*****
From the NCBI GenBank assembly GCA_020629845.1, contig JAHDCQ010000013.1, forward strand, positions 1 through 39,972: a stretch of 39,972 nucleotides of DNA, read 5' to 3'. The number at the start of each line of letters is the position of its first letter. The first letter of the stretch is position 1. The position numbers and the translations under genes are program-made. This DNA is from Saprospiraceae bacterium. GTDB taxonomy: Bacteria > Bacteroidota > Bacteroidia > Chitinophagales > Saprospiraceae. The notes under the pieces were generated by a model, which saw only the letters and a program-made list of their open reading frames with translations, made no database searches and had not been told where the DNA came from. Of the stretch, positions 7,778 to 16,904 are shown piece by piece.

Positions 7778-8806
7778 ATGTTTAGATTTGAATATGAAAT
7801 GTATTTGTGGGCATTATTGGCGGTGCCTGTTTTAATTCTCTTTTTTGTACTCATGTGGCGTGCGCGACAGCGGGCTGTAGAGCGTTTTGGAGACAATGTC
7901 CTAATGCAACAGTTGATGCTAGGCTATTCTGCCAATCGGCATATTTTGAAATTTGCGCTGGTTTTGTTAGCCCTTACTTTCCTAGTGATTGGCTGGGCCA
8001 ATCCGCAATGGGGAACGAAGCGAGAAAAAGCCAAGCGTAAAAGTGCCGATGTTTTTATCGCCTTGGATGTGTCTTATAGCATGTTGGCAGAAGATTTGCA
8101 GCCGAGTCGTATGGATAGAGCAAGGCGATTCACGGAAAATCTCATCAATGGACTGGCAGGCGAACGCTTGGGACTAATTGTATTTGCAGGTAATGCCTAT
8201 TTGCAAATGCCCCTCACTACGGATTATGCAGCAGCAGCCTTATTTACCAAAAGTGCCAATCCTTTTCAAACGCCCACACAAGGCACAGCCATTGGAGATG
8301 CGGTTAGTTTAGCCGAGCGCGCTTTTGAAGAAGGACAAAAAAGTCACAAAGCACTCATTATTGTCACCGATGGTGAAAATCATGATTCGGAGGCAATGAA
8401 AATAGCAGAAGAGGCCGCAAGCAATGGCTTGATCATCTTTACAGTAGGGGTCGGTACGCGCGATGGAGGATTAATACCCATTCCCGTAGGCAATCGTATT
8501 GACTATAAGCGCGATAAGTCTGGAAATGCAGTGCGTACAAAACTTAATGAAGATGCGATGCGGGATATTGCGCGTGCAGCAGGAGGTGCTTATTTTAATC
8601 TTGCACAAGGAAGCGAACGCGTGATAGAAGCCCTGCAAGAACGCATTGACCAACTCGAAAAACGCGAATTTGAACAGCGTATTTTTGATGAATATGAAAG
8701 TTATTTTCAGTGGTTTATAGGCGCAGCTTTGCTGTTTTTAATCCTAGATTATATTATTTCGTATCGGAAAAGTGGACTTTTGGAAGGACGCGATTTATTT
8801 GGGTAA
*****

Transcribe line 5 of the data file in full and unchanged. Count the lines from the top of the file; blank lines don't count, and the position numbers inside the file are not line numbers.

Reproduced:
7901 CTAATGCAACAGTTGATGCTAGGCTATTCTGCCAATCGGCATATTTTGAAATTTGCGCTGGTTTTGTTAGCCCTTACTTTCCTAGTGATTGGCTGGGCCA